More Crapped-In Romaine Lettuce

Wisconsin finds fecal bacteria in bagged romaine from California | 

Dec 10, 2019

Food Safety News – Wisconsin officials have found E. coli O157:H7 [a fecal bacteria] in an unopened bag of pre-washed, chopped romaine collected from an ill person’s home.

Laboratory testing is pending to determine if the E. coli matches a strain causing one of the ongoing multi-state outbreaks linked to romaine lettuce.

The Wisconsin findings are part of the investigation into a multistate outbreak of E. coli O157:H7 infections. The E. coli O157 bacteria was found in a bag of chopped Fresh Express brand “Leafy Green Romaine” lettuce with a use-by date of 11/14/2019 and a lot code of Z301 A05B.

The source of the romaine identified on the packaging was Salinas Valley, CA.

While the bacteria was found in a bag of Fresh Express brand romaine, it is important to note that not all of the sick people in Wisconsin who are included in this outbreak have reported consuming Fresh Express brand salads.

At this time, no single product, brand, or variety of salad has been reported by all ill individuals. Some did report eating the Fresh Express romaine. The investigation is ongoing to determine the source of contamination and whether additional products are linked to illnesses.

The Wisconsin Department of Health Services (DHS) advises consumers not to consume any products containing romaine lettuce from Salinas Valley, CA, regardless of brand.

While some romaine-containing products were recalled on Nov. 21, romaine from Salinas Valley is still available on many store shelves. Public health officials at state and federal levels are saying it is important to look at product labels for any mention of Salinas Valley, CA, and avoid purchasing such products.

The Wisconsin department also advises consumers to check their refrigerators for any lettuce mixes containing romaine from the Salinas Valley and throw them away. Produce drawers and refrigerator surfaces should be cleaned thoroughly after throwing out the product.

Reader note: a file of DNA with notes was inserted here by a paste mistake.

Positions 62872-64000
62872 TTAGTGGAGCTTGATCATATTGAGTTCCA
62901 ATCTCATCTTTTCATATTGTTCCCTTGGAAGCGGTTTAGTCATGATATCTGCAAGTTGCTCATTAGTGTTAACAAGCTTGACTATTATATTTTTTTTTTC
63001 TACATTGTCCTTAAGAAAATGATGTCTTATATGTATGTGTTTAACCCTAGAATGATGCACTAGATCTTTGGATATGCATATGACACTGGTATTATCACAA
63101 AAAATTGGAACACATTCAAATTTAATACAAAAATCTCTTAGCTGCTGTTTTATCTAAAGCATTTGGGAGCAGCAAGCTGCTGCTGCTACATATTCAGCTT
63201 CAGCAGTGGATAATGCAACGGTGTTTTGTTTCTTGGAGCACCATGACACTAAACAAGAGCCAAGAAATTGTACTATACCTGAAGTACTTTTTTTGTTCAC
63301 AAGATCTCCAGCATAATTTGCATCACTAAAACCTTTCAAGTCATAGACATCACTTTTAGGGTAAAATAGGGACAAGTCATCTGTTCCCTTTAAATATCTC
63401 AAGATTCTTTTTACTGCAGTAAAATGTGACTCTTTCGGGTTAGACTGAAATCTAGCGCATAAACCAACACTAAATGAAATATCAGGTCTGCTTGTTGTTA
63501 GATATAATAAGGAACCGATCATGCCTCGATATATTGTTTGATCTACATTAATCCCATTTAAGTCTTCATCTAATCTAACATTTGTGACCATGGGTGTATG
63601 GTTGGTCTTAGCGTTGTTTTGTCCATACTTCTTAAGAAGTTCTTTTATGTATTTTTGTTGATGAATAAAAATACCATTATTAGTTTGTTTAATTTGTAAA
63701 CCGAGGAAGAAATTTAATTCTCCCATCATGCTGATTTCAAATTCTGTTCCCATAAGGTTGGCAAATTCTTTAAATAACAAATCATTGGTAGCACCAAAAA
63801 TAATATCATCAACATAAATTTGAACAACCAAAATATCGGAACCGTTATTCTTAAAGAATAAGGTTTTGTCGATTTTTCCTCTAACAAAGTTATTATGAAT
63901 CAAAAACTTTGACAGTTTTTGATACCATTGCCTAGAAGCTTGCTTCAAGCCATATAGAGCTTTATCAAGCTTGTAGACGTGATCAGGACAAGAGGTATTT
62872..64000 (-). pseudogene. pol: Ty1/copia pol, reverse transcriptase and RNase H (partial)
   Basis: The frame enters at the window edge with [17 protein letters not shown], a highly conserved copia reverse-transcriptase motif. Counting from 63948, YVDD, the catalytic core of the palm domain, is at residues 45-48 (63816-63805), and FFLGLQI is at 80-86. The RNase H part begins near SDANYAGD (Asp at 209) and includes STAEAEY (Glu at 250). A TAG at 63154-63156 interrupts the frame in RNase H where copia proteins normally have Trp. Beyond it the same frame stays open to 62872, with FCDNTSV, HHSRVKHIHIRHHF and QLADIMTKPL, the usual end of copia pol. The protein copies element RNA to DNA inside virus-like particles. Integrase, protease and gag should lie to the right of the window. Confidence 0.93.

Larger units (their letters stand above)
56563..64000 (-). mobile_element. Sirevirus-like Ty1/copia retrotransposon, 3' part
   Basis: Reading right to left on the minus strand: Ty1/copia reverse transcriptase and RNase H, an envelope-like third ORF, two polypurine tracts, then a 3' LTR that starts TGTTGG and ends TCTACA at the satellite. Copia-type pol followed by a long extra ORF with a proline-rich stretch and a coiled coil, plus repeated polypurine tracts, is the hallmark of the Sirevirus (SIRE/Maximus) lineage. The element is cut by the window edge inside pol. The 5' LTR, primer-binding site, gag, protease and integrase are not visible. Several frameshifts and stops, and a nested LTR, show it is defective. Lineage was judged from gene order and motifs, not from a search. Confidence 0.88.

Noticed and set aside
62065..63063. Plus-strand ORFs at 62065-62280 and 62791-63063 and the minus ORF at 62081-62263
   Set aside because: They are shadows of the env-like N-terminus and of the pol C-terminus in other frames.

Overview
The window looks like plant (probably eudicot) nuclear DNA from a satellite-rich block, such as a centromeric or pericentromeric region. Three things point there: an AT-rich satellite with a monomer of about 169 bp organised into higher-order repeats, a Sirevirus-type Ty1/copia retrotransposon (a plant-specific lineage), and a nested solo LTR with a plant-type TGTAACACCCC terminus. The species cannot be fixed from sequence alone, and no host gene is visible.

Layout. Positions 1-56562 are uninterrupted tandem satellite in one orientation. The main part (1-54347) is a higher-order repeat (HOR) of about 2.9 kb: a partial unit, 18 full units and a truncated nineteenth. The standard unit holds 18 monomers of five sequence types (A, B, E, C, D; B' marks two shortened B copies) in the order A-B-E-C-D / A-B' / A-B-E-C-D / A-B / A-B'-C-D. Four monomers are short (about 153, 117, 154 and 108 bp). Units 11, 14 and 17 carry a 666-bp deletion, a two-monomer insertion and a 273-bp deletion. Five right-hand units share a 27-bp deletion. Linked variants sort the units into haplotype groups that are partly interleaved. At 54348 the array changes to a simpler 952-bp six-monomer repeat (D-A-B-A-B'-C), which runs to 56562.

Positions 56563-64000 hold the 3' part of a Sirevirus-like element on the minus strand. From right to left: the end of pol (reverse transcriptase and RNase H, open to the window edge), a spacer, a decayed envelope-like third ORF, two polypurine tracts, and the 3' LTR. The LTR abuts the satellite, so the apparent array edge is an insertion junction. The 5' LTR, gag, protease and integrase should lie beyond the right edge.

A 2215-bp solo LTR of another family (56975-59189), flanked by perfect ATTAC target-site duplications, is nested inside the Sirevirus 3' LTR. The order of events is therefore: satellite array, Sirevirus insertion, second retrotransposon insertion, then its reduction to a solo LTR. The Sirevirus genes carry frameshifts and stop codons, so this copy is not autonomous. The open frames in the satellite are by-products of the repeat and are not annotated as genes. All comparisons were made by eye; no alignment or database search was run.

Officials report that as of Dec. 9, Wisconsin has 33 confirmed cases included in this multistate outbreak.

Available epidemiologic, laboratory and traceback evidence indicate that romaine lettuce from the Salinas, CA, growing region is the likely source of this outbreak.

Illnesses in Wisconsin residents started on dates ranging from Nov. 7-19. Two cases of the hemolytic uremic syndrome (HUS), a type of kidney failure, have been reported and 14 people have been hospitalized.

At this time, 97 percent of ill people reported eating leafy greens in the week before becoming sick; 88 percent of them report consuming or possibly eating romaine lettuce in the week before they became sick. Food safety and regulatory officials are still working to identify the potential source of contamination and determine how it happened.

Specific advice to consumers, restaurants, and retailers can be found on the CDC outbreak website(link is external) or the DHS Outbreak webpage.

About E. coli infections

Anyone who has eaten any of the implicated products and developed symptoms of E. coli infection should seek medical attention and tell their doctor about their possible exposure to the bacteria. Specific tests are required to diagnose the infections, which can mimic other illnesses.

The symptoms of E. coli infections vary for each person but often include severe stomach cramps and diarrhea, which is often bloody. Some patients may also have a fever. Most patients recover within five to seven days. Others can develop severe or life-threatening symptoms and complications, according to the Centers for Disease Control and Prevention (CDC).

About 5 to 10 percent of those diagnosed with E. coli infections develop a potentially life-threatening kidney failure complication, known as a hemolytic uremic syndrome (HUS). Symptoms of HUS include fever, abdominal pain, feeling very tired, decreased frequency of urination, small unexplained bruises or bleeding, and pallor.

Many people with HUS recover within a few weeks, but some suffer permanent injuries or death. This condition can occur among people of any age but is most common in children younger than five years old because of their immature immune systems, older adults because of deteriorating immune systems, and people with compromised immune systems such as cancer patients.

People who experience HUS symptoms should immediately seek emergency medical care. People with HUS will likely be hospitalized because the condition can cause other serious and ongoing problems such as hypertension, chronic kidney disease, brain damage, and neurologic problems.

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